Nasal Neoplasia

Nasal neoplasia can be found in both older dogs and cats. The majority of nasal tumors are malignant.. Adenocarcinoma, squamous cell carcinoma and undifferentiated sarcomas are commonly found in the dog. The cat most commonly is affected by lymphoma and adenocarcinoma. Patients are typically older adults of either sex. Chronic nasal discharge is a frequent clinical sign and may progress from unilateral to bilateral. The character of the discharge can be serous, mucoid, mucopurulent, or hemorrhagic. Other clinical signs include sneezing, decreased air flow through the nares, deformity of the facial bones, hard palate, or maxillary dental arcade. Additional signs may include CNS signs with brain invasion, exophthalmos with orbit invasion, and systemic signs such as weight loss and anorexia. Diagnosis often involves imaging which may reveal soft tissue opacity in the nasal cavity, varying degrees of destruction of turbinates, vomer bone, and facial bones, and soft tissue swelling external to the facial bones. Rhinoscopic findings include nonspecific inflammation, a mass lesion, and turbinate erosion. Extent of disease should be assessed through fine needle aspirate (FNA) of submandibular lymph nodes and thoracic radiographs. FIV/FeLV status should be determined in cats. Radiation therapy is the treatment of choice for most malignant nasal tumors. Surgical excision of benign tumors is recommended, if possible. Chemotherapy may be indicated for nasal lymphoma. Palliative therapy potentially includes photodynamic therapy (PDT), piroxicam (especially for carcinomas), or glucocorticoids. The prognosis is poor for untreated patients. Patients receiving radiation therapy ± surgical debulking may live 1 – 2 years. Depending on the type of neoplasia, treatment with chemotherapy, PDT, and antiinflammatories may produce improvement for several weeks to months.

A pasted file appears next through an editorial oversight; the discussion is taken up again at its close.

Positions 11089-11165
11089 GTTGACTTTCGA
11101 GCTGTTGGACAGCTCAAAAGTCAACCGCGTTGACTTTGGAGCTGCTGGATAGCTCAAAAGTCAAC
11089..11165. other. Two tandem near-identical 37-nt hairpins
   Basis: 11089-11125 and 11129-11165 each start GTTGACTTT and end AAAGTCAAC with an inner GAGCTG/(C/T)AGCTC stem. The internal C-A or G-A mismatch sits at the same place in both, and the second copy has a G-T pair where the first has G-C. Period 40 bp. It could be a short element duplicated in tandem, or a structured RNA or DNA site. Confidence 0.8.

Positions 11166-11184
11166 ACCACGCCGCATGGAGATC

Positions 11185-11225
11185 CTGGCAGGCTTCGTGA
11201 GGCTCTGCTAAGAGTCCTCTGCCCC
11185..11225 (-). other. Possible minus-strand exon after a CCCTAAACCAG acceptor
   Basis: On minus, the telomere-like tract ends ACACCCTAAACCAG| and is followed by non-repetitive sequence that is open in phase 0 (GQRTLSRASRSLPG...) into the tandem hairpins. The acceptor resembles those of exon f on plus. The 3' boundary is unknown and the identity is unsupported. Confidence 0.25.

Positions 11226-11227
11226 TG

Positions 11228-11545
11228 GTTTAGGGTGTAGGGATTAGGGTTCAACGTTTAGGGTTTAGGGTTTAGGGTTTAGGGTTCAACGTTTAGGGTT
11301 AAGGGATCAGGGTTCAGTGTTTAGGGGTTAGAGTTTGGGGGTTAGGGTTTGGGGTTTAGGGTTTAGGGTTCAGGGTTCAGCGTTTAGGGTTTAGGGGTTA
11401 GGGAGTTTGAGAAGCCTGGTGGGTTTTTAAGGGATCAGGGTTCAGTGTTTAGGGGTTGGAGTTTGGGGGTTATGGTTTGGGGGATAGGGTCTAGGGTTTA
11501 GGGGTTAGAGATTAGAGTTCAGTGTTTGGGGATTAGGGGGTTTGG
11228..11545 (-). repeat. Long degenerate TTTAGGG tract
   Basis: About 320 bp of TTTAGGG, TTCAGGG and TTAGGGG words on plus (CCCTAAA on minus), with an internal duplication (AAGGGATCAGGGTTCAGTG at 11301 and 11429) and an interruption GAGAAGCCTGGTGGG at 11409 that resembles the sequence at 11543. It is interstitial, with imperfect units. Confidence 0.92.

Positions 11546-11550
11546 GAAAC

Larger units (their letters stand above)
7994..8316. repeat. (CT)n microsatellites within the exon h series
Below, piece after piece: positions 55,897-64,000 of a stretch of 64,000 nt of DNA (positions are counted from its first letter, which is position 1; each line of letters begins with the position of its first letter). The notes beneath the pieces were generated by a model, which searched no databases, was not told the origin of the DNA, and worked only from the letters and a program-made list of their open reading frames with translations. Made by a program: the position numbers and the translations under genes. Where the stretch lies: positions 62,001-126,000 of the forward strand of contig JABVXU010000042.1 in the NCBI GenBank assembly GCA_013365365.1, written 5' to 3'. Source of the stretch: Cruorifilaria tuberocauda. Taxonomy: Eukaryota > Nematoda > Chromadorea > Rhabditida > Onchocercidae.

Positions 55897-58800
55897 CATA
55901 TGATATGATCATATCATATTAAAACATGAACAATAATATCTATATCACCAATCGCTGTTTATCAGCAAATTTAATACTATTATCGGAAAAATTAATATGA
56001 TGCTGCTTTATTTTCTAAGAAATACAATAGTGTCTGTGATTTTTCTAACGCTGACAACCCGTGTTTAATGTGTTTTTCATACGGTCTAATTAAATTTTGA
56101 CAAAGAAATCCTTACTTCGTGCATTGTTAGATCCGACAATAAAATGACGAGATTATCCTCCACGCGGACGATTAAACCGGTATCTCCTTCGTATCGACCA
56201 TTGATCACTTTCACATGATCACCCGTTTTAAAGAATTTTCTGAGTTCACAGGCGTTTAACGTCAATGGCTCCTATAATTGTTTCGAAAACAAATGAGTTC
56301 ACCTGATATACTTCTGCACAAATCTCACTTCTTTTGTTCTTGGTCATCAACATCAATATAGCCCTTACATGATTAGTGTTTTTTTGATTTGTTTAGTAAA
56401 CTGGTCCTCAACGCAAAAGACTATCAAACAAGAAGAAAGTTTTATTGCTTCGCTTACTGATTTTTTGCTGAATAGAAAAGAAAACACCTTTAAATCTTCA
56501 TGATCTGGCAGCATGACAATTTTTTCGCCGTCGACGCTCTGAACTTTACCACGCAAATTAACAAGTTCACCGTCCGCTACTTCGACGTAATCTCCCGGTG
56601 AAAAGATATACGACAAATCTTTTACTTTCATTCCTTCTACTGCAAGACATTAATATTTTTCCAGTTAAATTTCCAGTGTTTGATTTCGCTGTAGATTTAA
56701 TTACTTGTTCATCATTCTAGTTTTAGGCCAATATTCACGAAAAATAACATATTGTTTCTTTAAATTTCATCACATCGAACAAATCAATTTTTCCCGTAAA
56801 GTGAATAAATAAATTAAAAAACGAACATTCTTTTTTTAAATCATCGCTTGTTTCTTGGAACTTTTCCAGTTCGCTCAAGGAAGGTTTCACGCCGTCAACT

Nasal Fungal Infections